Tuesday, November 22, 2022



James Henry, Aeneidea, or Critical, Exegetical, and Aesthetical Remarks on the Aeneis, Vol. I (London: Williams and Norgate, 1873), pp. 649-651 (on Vergil, Aeneid 1.381 "sum pius Aeneas"):
Before Christianity, while we were all pagans alike, humility was meanness. No one ever dreamed of depreciating himself either to his God or to his brother man. He that recommended himself to the favor of God, never thought of saying he was unworthy of that favour, never thought of pleading against himself, on the contrary he put forward all his merits, all he had done, all he would do. To have underrated himself was the last thing in the world to occur to his mind, to his common human sense, and the surest way to prevent God from doing that which he might otherwise have been inclined to do, the surest way to foil himself in his object. In his dealings with man he proceeded on the same principle, always on the principle of his merits, always endeavoured to appear as well as he could, to impress every one with the best possible opinion of him, and so be treated in return by every one as an honest, truthspeaking, brave, generous, noble-minded and above all tender-hearted, "pius" (see Rem. on l. 14) man.

The pagan was thus at least consistent, dealt with his God and his brother man on the same principle, always and upon all occasions standing up for, and never unless in some paroxysm of despair, like Oedipus's, turning upon, abusing and depreciating himself. The first Christians, too, were consistent, but their consistency was of an opposite kind. They recommended themselves to the favour of God and man, not on the ground of merit, but on the ground of demerit. The more they sunk themselves, the more they expected to be exalted, the lower down at the table they took their seat, the higher up did they expect to be asked to sit. They washed the beggars' feet, without pomp and without ceremony, in the sure expectation that angels would in return wash their feet, and clothe them with surplices of spotless dazzling white. Humility and want of merit served the same purpose with them as transcendant merit, and a consciousness of it, served amongst the pagans, it was their way to honour among men, and honour with their God, their road to heaven, their "sic itur ad astra." Real humility, a really modest opinion of themselves, was their ladder to glorification, real humility I mean in every respect, except—and it is a startling exception—their religion. It never so much as once entered into their heads to extend their humility to their religion. To their religious pride there were no bounds. Humble and modest in all other respects, they were in respect of their new religion all Jews, as proud, overbearing, and intolerant, as ready to extirpate the Hittite, Gergashite, and Amalekite. With this one exception, however, they were consistent. Humble before heaven, humble towards each other, frugal, simple, self-denying, kind-hearted, and affectionate amongst themselves, ever ready to renounce this world, and all its pomps and pleasures, in order, by so doing, the better to secure for themselves what they called an eternal crown of glory hereafter. But these first Christians have all, long since, gone the way Jew and Pagan went before them, and we have now another Pharoah, who knows not Joseph—a Pharoah who has inherited not the real, living humility, sincerity, and simplicity of his forefathers, but the names, phrases, words, titles, and empty sounds, and who palms these off, in place of the qualities themselves, on all with whom he has dealings, whether terrestrial or celestial, on his brother man, as on God. Your correspondent, therefore, is your dear sir, and you are your correspondent's most obedient, humble servant, at the very moment you are reprimanding or cashiering him. If a police officer, you touch your hat as you are making an arrest; a judge, you weep when you are passing sentence of death; a hangman, you beg pardon of the culprit about whose neck you are putting the rope. Unworthy to stand before your God, you kneel, and from a crimson velvet cushion pour forth your regularly returning tide of devotion, your unmeasured praise of him, your equally unmeasured dispraise of yourself. Your unaffected contrition, humiliation, nothingness; your love, hope, faith, and gratitude, all fresh gushing from your heart every Sunday at least, if not every day of the year, at precisely the same hour, precisely the same moment, or precisely the same spot, unaffected, unstudied, unpremeditated, in the ready cut and dry words of the printed formularies read or intoned for you by a paid substitute.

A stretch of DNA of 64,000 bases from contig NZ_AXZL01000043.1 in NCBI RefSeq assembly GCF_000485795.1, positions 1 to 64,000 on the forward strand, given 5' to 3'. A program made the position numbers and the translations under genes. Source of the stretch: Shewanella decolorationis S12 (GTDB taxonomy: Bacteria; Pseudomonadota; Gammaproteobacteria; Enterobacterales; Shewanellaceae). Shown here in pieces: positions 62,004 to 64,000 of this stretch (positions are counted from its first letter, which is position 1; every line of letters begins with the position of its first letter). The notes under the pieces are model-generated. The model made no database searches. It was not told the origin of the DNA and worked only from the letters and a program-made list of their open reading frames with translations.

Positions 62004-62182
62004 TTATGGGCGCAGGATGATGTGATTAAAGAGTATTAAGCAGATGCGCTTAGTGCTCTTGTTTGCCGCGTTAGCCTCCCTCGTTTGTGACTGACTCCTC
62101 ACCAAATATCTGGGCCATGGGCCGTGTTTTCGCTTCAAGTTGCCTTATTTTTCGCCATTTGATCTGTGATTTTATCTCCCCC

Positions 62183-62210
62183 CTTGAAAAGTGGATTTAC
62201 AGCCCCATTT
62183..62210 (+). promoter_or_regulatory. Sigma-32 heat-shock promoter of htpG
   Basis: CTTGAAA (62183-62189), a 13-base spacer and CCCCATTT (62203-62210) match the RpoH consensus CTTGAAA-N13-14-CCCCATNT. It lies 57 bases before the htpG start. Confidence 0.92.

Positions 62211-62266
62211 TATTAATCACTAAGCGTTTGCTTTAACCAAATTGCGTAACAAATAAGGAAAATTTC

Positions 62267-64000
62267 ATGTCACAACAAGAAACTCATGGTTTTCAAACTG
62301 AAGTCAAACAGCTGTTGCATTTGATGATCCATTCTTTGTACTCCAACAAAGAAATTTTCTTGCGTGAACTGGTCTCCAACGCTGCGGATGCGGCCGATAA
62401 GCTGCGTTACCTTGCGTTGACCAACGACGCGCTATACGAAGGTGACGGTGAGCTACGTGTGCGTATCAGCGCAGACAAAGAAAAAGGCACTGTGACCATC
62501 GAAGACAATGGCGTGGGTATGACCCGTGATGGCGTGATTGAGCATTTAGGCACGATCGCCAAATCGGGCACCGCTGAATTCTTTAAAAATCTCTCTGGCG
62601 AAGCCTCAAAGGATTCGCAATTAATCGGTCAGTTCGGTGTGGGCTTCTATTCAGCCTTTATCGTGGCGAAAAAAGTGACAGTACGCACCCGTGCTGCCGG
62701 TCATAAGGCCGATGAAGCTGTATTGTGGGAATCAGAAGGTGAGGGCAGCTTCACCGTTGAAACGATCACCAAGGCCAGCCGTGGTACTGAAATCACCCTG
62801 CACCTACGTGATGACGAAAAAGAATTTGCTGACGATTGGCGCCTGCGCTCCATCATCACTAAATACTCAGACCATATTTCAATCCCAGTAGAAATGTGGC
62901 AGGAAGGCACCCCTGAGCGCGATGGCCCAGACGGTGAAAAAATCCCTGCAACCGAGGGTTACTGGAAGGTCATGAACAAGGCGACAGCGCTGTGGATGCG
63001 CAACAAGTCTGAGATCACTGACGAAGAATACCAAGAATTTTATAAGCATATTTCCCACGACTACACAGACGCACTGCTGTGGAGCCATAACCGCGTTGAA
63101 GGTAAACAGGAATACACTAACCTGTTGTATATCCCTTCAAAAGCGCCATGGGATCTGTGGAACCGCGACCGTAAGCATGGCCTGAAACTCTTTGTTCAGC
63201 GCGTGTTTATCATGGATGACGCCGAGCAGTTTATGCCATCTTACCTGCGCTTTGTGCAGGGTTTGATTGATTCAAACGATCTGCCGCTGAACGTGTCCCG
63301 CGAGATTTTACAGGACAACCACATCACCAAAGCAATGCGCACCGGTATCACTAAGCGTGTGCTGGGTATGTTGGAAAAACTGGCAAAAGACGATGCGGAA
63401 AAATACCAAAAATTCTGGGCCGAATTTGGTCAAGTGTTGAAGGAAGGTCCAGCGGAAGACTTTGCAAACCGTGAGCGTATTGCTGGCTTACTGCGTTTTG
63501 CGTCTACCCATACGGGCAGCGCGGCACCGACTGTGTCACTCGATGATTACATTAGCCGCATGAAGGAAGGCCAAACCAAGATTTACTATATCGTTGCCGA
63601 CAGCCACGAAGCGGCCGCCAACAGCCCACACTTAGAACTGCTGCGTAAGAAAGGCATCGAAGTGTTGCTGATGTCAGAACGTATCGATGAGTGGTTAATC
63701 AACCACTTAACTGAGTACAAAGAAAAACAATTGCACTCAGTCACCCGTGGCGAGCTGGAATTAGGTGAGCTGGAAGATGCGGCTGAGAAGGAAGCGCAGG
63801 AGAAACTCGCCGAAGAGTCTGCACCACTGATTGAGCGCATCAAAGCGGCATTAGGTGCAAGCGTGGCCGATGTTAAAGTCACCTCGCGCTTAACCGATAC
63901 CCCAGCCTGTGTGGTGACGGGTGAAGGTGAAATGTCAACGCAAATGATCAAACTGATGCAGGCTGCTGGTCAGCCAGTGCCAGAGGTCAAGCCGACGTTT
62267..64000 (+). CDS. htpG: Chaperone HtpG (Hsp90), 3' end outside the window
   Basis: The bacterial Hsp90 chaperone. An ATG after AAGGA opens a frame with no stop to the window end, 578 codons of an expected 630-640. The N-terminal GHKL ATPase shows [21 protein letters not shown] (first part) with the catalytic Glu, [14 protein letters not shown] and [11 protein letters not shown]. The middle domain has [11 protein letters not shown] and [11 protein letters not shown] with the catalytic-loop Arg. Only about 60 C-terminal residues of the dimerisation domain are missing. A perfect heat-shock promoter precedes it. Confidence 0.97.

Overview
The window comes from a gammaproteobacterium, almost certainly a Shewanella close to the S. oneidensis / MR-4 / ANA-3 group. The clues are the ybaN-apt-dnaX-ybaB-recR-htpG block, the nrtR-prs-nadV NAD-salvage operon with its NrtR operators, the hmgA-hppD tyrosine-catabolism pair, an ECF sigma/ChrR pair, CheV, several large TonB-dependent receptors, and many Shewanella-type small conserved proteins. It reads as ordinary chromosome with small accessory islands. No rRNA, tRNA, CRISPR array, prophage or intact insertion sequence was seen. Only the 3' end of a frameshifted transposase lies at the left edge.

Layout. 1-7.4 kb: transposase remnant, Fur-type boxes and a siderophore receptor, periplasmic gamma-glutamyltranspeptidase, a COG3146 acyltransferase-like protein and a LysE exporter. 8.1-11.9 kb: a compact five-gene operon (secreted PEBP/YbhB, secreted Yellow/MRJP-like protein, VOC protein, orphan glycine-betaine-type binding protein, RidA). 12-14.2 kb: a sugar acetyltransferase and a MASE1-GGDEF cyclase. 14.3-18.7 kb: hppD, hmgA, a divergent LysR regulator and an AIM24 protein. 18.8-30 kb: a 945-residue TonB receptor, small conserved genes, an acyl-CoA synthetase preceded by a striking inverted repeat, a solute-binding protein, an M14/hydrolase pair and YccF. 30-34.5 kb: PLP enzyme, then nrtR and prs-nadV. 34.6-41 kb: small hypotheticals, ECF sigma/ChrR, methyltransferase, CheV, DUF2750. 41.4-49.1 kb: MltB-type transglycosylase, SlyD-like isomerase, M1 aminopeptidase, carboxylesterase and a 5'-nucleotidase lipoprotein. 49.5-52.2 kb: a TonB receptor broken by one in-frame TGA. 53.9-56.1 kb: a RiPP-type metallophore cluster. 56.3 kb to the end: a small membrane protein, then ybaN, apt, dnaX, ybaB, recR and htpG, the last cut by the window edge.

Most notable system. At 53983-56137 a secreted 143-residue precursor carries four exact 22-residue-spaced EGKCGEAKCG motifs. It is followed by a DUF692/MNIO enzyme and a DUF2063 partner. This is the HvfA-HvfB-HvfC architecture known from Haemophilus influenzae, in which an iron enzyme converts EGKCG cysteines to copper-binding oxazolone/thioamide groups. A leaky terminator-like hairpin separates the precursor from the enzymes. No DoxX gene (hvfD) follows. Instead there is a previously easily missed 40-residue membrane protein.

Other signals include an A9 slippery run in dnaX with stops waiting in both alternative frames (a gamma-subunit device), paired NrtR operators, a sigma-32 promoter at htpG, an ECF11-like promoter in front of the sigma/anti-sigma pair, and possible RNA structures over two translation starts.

In Aeneas's introduction of himself to Venus there is none of this paltry double-dealing, of this vile compound of ours, of verbal humility and real pride, of this our so fashionable seasoning of insolence with compliment. Without any even the least prevarication, he presents himself in his real and true character, the character in which he is so often, so invariably, presented to the reader by the author, viz., as Aeneas, the tender-hearted (the gentle knight of chivalrous times), seeking with his Penates, and surviving compatriots, a new land in place of that out of which he had been expelled by a victorious invader.

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